Shenandoah National Park protects a long and narrow section of the beautiful Blue Ridge Mountains in central Virginia. It comprises 311 square miles (805 square kilometers) of mountains and meadows, dense forests and wilderness areas. These various landscapes make the park a hotspot for fauna and flora.
Shenandoah National Park‘s diversity in habitats supports 1,400 different vascular plants, more than 100 species of trees, 300 mammals species and more than 200 species of birds. The park has one of the largest concentrations of black bears in the United States. Other high-profile mammals are coyotes, raccoons, groundhogs and white-tailed deer.
Visitors don’t even have to venture into the wilderness to spot wild animals. Skyline Drive, an exceptionally scenic 105-mile (169-kilometer) road, winds its way through the heart of the park, essentially following the mountains’ ridge from south to north. Wild animals, including black bears, often leisurely cross the road.
Skyline Drive is the absolute star attraction of Shenandoah National Park. It is the park’s one and only road and almost every highlight in the park lies along this phenomenal road. There are more than 70 lookout points from which to enjoy a glorious sunrise or sunset in Shenandoah National Park, a few visitor centers, four campgrounds and a number of waysides.
Additionally, numerous hiking (and horseback riding) trails start just off the road. Many of them are quite short, as Skyline Drive already lies near the summits of Shenandoah National Park’s mountains, but some do provide real challenges and run deep into the wilderness.
Open year-round, Shenandoah National Park offers outdoor adventures for all abilities and all ages, its attractions ranging from an abundance of wildlife and wonderful hikes to picturesque waterfalls and one of the most extraordinary mountain roads in the United States. The following Shenandoah National Park photos show you exactly what you can expect.
Shenandoah National Park Photo Essay
Dark Hollow Falls is Shenandoah’s most popular and most accessible waterfall.
Skyline Drive runs along the crest of the Blue Ridge offering sweeping views along the way.
Don’t be surprised (or scared) if you happen to see a black bear cross the road. They’re abundant but shy.
A glorious autumn sunset at The Point Overlook on Skyline Drive.
Stony Man offers some of Shenandoah’s most spectacular views, including a glimpse of Skyline Drive.
If you’re looking for a short, scenic hike, the Frazier Discovery Trail is an excellent option.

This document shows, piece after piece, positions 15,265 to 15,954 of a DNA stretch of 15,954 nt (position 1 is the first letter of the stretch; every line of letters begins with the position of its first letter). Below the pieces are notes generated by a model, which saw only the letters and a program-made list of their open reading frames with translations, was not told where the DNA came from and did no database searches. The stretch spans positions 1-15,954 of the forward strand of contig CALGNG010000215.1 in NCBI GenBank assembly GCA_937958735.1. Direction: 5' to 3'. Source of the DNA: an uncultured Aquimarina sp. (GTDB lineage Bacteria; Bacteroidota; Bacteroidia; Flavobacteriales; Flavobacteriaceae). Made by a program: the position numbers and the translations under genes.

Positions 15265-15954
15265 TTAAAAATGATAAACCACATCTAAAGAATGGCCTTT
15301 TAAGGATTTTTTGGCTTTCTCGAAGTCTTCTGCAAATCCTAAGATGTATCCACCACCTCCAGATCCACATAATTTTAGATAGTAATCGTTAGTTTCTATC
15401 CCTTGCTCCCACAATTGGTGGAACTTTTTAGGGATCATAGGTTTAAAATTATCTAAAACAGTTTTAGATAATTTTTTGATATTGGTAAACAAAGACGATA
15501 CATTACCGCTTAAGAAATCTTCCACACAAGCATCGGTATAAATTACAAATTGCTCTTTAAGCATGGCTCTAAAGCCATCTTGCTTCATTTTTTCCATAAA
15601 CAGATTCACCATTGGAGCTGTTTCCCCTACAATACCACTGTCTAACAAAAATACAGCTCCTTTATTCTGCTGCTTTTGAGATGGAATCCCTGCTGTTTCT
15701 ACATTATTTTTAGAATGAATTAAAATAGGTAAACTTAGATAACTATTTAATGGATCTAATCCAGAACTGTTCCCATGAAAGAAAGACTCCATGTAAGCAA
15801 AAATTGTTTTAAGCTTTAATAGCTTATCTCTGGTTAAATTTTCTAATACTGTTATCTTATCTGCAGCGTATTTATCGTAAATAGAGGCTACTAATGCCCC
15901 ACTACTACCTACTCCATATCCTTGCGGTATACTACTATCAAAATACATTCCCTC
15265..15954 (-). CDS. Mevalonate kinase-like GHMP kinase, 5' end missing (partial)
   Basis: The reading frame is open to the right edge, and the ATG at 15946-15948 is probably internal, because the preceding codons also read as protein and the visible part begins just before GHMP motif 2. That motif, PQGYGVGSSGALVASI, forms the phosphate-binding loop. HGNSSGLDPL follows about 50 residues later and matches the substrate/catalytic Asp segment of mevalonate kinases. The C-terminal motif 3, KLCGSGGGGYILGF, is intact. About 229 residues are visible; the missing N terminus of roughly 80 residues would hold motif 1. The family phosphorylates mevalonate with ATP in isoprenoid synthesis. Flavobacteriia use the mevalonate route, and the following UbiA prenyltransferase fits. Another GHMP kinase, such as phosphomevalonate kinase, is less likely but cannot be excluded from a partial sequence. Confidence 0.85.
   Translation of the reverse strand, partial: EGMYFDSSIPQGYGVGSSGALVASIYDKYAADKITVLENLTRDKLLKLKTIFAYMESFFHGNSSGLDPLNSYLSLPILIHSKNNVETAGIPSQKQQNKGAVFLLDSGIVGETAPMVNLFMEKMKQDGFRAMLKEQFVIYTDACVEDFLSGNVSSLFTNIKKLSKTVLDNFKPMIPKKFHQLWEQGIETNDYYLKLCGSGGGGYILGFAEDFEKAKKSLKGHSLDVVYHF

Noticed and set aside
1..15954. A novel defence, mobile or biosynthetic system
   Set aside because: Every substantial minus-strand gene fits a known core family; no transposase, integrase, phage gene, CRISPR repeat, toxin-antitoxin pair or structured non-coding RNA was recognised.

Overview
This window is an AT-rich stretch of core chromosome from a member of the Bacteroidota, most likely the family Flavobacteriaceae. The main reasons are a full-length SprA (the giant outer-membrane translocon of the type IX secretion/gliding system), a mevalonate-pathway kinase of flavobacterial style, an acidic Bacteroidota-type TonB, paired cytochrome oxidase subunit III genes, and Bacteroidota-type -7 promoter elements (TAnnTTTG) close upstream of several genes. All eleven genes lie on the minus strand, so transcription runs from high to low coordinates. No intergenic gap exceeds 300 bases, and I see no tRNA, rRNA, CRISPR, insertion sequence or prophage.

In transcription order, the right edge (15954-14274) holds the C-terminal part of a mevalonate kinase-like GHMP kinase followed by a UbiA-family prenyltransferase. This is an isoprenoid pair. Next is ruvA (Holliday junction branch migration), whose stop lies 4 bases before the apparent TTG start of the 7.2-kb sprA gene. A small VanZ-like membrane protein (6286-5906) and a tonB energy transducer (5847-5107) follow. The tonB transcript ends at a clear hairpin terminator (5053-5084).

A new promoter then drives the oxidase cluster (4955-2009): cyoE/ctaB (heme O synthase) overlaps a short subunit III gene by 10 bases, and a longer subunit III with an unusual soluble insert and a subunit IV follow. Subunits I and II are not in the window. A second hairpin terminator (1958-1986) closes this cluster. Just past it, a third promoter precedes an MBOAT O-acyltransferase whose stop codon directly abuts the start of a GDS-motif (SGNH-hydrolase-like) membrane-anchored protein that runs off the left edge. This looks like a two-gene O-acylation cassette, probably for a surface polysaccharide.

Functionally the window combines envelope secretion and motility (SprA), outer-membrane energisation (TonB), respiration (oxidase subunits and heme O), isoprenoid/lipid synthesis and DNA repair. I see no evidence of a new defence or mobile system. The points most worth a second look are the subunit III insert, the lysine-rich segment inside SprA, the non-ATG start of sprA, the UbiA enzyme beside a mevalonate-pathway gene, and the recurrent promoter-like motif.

Dogs are welcome on most trails in Shenandoah National Park, making it one of the most pet-friendly national parks in the U.S.
There’s nothing quite like going for a leisurely late-afternoon drive in Shenandoah National Park.
Hazeltop Ridge Overlook is yet another great spot for sunset-watching.
White-tailed deer sightings are almost guaranteed when you spend a day in Shenandoah National Park.
Two young black bear siblings have a blast exploring Shenandoah’s dense woodlands.
One of the park’s most underrated short hikes, Turk Mountain provides wonderful views of the Blue Ridge and Shenandoah Valley below.
The sun sets behind fall foliage-covered hills.
One of the best ways to finish off a day in Shenandoah National Park is going on a sunset stroll.
Situated at the highest point on Skyline Drive, Skyland Resort is one of the park’s two historic lodges.
Dawn at Big Meadows is the best time and place to spot white-tailed deer and the occasional black bear.
A musician serenades the Blue Ridge Mountains at one of the 75 overlooks.
Watching the sun climb over the horizon at the Tunnel Parking Overlook is a major highlight.
A groundhog leaves its hole to say ‘hello’.
Besides various mammals, Shenandoah National Park also has a healthy reptile population, such as this black racer snake.
Evening sunlight creates a gorgeous golden glow over the mountains.
In spring, mountain laurel blooms, adding wonderful pink colors to Shenandoah’s vibrantly green scenery.
One of my favorite hikes, the Doyles River-Jones Run Loop takes you past a handful of beautiful waterfalls and cascades.
Shenandoah National Park is home to more than 500 miles of hiking trails, many of which lead through peaceful woodlands.
In addition to wildlife and scenic views, waterfalls are among the park’s greatest attractions.
Sunrise on Skyline Drive.
All trails are clearly marked by this kind of signposts, which makes getting lost impossible.
A trio of black bear cubs plays the afternoon away.
Dawn in the Blue Ridge Mountains, the most serene and peaceful time of day.